While he admitted that he didn’t feel so great after that bombastic Craig Adams hit, Jason Spezza told NHL.com that he’s pleasantly surprised about how his body reacted to returning to action after Sunday’s Game 3.
“I feel good,” Spezza said Monday. “To play a double-overtime game and coming out no worse for wear is definitely positive for me and encouraging that I made the right decision [to play]. I took a pretty good pounding and played more than we had initially planned, but it’s all positive and I hope to get even better as we go on.”
Even with such a long game, it’s clear that head coach Paul MacLean eased him back into the lineup as much as he could. He averaged 19:11 minutes per game in the regular season yet he logged 18:40 despite the contest stretching out into a second overtime period.
While the 29-year-old center seemed optimistic, he acknowledged that he trotted out a more stripped-down style than usual.
“I can tell you it’s not ideal,” Spezza said. “I’d have liked to have a few weeks of [regular season] games before I was playing in games with such high stakes. I had to keep my game a little simpler [Sunday]. There were a few times when I would have held on and made plays, trying to get the puck on the net.
“It’s going to be a different game for me. I’m playing a third-line role here to start, and I’m trying to [do well] on my faceoffs. As I feel more comfortable and evolve, then I’ll just try and help where I can. But it’s definitely a different situation than if I had been playing all year. I’m playing against [Pittsburgh players] who are at the top of their game right now, and I haven’t played in four months. There are obvious challenges, but I feel like I can help.”
(H/T to Rotoworld.)
The Los Angeles Kings may owe Mike Richards money until 2031 (seriously), but in settling his grievance, the team and player more or less get to turn the page.
Not before Kings GM Dean Lombardi shares his sometimes startling perspective, though.
Lombardi has a tendency to be candid, especially in the press release-heavy world of sports management. Even by his standards, his account of Richards’ “destructive sprial” is a staggering read from the Los Angeles Times’ Lisa Dillman.
“Without a doubt, the realization of what happened to Mike Richards is the most traumatic episode of my career,” Lombardi said in a written summation he provided to the Los Angeles Times. “At times, I think that I will never recover from it. It is difficult to trust anyone right now – and you begin to question whether you can trust your own judgment. The only thing I can think of that would be worse would be suspecting your wife of cheating on you for five years and then finding out in fact it was true.”
Lombardi provides plenty of eyebrow-raising statements to Dillman, including:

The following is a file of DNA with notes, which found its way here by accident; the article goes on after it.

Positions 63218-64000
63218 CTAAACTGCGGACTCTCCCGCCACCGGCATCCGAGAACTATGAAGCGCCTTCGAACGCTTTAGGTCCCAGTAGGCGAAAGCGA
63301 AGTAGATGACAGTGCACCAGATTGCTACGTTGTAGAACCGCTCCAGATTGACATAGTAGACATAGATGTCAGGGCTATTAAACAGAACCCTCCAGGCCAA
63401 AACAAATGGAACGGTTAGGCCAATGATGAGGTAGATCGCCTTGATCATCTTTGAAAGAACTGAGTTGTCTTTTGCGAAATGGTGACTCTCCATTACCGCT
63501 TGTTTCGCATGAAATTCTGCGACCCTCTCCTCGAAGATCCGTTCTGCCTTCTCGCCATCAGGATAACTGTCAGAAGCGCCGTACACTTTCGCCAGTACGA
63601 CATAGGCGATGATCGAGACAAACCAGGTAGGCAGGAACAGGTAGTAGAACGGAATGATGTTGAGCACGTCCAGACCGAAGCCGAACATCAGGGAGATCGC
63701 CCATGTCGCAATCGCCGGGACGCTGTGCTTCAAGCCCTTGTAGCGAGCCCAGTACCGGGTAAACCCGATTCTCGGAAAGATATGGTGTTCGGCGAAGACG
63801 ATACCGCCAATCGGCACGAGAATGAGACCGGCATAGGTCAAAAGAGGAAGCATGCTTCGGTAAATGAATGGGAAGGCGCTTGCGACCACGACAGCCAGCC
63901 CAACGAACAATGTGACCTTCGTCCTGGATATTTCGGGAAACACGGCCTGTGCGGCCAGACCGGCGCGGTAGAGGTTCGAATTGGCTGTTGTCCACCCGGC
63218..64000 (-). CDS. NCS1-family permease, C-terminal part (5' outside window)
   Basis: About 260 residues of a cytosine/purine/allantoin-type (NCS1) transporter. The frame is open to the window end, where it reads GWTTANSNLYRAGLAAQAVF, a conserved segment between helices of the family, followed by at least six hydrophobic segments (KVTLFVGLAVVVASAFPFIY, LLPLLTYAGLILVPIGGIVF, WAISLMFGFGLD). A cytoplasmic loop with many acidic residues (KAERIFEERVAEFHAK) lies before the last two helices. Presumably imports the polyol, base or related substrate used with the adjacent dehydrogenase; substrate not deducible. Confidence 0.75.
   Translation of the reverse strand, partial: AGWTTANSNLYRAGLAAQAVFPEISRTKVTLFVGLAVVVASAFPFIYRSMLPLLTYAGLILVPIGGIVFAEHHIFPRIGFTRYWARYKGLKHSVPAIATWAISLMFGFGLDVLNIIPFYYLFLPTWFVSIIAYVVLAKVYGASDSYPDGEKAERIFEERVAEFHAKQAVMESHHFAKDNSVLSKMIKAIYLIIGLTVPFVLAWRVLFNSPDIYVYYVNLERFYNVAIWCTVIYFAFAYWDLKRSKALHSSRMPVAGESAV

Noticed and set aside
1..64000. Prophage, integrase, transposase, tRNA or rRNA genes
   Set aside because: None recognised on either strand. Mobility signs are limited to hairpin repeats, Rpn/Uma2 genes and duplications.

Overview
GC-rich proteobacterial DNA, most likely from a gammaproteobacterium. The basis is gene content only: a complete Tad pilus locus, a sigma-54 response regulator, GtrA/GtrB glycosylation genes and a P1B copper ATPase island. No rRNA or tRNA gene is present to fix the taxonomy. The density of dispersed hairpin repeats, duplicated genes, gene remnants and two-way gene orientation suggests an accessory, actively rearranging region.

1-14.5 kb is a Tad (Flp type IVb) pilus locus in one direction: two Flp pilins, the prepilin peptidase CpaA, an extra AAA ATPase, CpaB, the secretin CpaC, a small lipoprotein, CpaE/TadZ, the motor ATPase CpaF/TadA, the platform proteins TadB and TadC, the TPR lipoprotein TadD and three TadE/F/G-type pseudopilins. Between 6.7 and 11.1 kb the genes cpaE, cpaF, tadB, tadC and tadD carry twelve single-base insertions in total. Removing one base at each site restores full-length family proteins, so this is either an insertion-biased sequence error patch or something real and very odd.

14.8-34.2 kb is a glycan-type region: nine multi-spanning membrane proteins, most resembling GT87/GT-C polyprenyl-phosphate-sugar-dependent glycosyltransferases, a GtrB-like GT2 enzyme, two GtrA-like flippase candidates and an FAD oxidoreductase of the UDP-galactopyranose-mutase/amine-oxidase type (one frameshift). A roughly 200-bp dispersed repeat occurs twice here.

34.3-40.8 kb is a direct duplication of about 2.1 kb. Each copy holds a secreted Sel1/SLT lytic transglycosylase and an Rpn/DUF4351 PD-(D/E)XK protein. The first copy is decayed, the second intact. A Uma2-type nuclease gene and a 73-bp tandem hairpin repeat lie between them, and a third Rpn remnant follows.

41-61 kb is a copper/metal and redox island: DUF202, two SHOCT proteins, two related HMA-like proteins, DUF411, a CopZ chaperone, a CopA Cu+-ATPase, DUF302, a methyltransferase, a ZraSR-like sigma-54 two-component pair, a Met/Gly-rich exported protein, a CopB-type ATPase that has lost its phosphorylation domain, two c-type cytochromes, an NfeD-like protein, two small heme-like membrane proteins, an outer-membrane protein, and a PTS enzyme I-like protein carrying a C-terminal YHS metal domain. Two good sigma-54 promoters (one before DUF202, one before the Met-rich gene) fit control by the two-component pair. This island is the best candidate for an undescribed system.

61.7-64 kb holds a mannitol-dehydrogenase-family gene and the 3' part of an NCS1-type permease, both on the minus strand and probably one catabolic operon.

- He believed he “found his own Derek Jeter” in Richards, a player who “at one time symbolized everything that was special about the sport.”
- Lombardi remarked that “his production dropped 50 percent and the certain ‘it’ factor he had was vaporizing in front of me daily.”
- The Kings GM believes that he was “played” by Richards.
Again, it’s a powerful read that you should soak in yourself, even if you’re unhappy with the way the Kings handled the situation.
Maybe the most pressing of many lingering questions is: will we get to hear Richards’ side of the story?
Despite owning two Stanley Cup rings, there are a healthy number of people who aren’t wild about Jonathan Quick.
Those people might feel validated through the Los Angeles Kings’ first two games, as he followed a rough loss to the San Jose Sharks with a true stinker against the Arizona Coyotes on Friday.
Sometimes a goalie has a bad night stats-wise, yet his team is as much to blame as anything else. You can probably pin this one on Quick, who allowed four goals on just 14 shots through the first two periods.
Things died down in the final frame, but let’s face it; slowing things down is absolutely the Coyotes’ design with a 4-1 lead (which ultimately resulted in a 4-1 win).
A soft 1-0 goal turned out to be a sign of things to come:
Many expected the Kings to roar into this second game after laying an egg in their opener. Instead, the Coyotes exploited Quick’s struggles for a confidence-booster, which included key prospect Max Domi scoring a goal and an assist.
It’s worth mentioning that Mike Smith looked downright fantastic at times, only drawing more attention to Quick’s struggles.
After a troubled summer and a failed 2014-15 season, Los Angeles was likely eager to start things off the right way.
Instead, they instead will likely focus on the fact that they merely dropped two (ugly) games.